I need to bring in my own administrative support staff as well as hire additional professional and executive staff who reflect my vision for the agency and in whom I have trust and confidence. How can I do that?
As noted above, the exempt and non-competitive phi classifications afford greater flexibility in the appointment process, subject to the protocols set forth in the May 2008 Executive Chamber memorandum. Each agency generally has exempt and/or non-competitive "phi" Secretary, Special Assistant, or Confidential Assistant positions. These positions can be filled to provide you with direct administrative support. Also, there may be additional exempt class and non-competitive phi deputy and counsel positions in each agency. Again, as with the administrative positions, subject to the aforementioned protocols, you may appoint any qualified individual to any existing exempt or non-competitive phi positions in your agency or request the classification of new positions. With appropriate justification and approval from the Division of Classification and Compensation and the Civil Service Commission, agencies may establish additional exempt or non-competitive phi positions. The existing exempt and non-competitive class phi positions in each agency are listed in the appendices to the Civil Service Rules at 4 N.Y.C.R.R. As with employees from outside State service, you should also encourage such employees to take examinations for which they are qualified to obtain a "hold item" to which they will be eligible to return.
Yes, with some caveats. It is a recognized management right to deploy and assign staff according to program needs. Reassignment is defined as the movement of an employee between organizational units or geographical locations with no change in title. An appointing authority has wide discretion in assigning and reassigning staff as long as it does not violate out-of-title work prohibitions or agency specific agreements with the public employee unions. Deployment of staff should be discussed with your HR office before any final decisions are made. While both transfers and reassignment involve the movement of current staff, reassignment refers to a change, without further examination of a permanent employee, from one position to a position in the same title under the jurisdiction of the same appointing authority. You have the flexibility to reassign employees to address workforce priorities in certain divisions in your agency or to specific geographic locations, consistent with the terms of any applicable negotiated agreement. Your HR staff can effect a NYSTEP transaction to change the geographic location of an employee or a position from one location to another. Such transactions are automatically approved by the Division of Classification and Compensation (i.e., a "pass-through transaction") and require DOB approval before taking effect on NYSTEP. Note that an employee may refuse a reassignment to a location outside of the county in which they accepted employment. Depending on the status of the employee, certain steps may need to be taken. Your HR office can assist you in facilitating the reassignment and dealing with related issues.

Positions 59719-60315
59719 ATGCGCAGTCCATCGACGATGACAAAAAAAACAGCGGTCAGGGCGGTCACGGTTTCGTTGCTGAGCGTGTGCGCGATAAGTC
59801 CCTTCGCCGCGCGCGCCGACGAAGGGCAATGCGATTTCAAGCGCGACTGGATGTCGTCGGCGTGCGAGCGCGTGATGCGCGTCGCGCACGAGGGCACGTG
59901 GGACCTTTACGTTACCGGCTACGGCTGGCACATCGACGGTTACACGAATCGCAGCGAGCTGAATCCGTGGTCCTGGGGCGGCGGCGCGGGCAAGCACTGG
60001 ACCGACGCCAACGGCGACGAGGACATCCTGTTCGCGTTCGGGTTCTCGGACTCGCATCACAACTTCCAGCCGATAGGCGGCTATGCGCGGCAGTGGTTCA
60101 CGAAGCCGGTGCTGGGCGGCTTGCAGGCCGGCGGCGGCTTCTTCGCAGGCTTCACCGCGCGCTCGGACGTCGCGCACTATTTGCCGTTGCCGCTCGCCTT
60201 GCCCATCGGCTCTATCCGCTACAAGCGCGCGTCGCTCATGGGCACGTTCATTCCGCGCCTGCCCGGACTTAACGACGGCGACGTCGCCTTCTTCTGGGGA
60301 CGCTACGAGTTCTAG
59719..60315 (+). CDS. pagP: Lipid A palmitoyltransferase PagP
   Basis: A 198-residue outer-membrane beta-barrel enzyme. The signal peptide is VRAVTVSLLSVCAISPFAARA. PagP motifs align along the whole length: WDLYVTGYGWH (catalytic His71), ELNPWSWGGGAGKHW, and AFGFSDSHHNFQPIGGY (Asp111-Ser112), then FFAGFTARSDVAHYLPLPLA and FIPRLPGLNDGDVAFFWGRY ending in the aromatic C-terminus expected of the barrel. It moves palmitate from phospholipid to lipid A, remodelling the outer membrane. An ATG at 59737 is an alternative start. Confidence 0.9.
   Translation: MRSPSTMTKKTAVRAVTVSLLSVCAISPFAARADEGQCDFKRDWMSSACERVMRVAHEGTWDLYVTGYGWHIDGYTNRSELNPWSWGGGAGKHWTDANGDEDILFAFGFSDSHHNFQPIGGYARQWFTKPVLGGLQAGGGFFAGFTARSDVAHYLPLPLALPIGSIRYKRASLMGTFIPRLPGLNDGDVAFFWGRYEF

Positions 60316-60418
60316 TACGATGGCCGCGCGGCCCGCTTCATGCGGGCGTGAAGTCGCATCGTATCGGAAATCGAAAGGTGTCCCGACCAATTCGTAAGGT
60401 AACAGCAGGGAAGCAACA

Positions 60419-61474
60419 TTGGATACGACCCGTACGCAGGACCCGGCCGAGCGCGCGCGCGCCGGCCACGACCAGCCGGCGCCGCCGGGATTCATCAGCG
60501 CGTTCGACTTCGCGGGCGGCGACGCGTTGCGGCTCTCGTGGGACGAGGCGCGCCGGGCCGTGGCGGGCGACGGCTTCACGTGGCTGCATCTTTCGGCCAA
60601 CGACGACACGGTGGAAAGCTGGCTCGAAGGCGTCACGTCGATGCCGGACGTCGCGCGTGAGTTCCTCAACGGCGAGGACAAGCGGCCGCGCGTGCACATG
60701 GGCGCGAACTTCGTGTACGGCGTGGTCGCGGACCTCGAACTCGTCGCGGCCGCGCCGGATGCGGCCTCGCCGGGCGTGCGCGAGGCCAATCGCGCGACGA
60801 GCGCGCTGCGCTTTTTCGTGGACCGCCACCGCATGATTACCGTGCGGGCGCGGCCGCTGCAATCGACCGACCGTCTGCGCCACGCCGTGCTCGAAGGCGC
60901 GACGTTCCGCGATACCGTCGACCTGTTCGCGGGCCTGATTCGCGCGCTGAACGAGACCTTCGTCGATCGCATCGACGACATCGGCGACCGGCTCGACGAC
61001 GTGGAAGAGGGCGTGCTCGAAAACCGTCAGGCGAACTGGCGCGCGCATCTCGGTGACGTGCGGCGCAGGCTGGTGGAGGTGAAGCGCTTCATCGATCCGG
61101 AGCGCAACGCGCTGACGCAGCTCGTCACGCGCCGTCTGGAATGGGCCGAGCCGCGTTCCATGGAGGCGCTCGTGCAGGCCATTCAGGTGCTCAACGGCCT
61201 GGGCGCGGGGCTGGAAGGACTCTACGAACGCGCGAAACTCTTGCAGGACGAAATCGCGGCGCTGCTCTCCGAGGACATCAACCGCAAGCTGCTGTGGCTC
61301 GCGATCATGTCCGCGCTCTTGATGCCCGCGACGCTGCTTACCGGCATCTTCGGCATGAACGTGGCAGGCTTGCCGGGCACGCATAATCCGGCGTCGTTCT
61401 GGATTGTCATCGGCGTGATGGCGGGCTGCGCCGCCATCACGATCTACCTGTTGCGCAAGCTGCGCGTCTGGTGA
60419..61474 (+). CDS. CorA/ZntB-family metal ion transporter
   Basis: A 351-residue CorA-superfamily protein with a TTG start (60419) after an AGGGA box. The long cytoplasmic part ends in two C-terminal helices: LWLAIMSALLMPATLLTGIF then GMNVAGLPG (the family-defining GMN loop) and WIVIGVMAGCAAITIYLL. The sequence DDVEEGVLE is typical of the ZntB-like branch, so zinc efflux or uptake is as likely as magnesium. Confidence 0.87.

You can make a non-competitive promotion under section 52(7) of the Civil Service Law to a competitive class position if there are fewer than three eligible candidates for promotion to a title. If there is no technical test component to the promotion examination for that title, the non-competitive examination consists solely of a review of minimum qualifications. If there is a technical test, the nominee must take and pass a specially arranged technical test to be eligible for the non-competitive promotion. You may also make a provisional appointment of any qualified candidate. In most large position classes, a provisional appointment will be your only option for appointments.